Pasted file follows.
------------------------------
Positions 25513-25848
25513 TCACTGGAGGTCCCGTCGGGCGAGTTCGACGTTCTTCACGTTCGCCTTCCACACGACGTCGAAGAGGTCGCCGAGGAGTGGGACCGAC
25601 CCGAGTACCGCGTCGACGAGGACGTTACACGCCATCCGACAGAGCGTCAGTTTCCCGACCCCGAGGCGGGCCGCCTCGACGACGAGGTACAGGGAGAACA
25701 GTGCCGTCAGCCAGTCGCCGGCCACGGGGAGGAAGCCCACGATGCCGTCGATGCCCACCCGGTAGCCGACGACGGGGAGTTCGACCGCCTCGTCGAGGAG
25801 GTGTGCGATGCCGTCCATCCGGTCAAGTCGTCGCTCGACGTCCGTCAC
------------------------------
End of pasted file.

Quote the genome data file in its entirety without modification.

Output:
Positions 25513-25848
25513 TCACTGGAGGTCCCGTCGGGCGAGTTCGACGTTCTTCACGTTCGCCTTCCACACGACGTCGAAGAGGTCGCCGAGGAGTGGGACCGAC
25601 CCGAGTACCGCGTCGACGAGGACGTTACACGCCATCCGACAGAGCGTCAGTTTCCCGACCCCGAGGCGGGCCGCCTCGACGACGAGGTACAGGGAGAACA
25701 GTGCCGTCAGCCAGTCGCCGGCCACGGGGAGGAAGCCCACGATGCCGTCGATGCCCACCCGGTAGCCGACGACGGGGAGTTCGACCGCCTCGTCGAGGAG
25801 GTGTGCGATGCCGTCCATCCGGTCAAGTCGTCGCTCGACGTCCGTCAC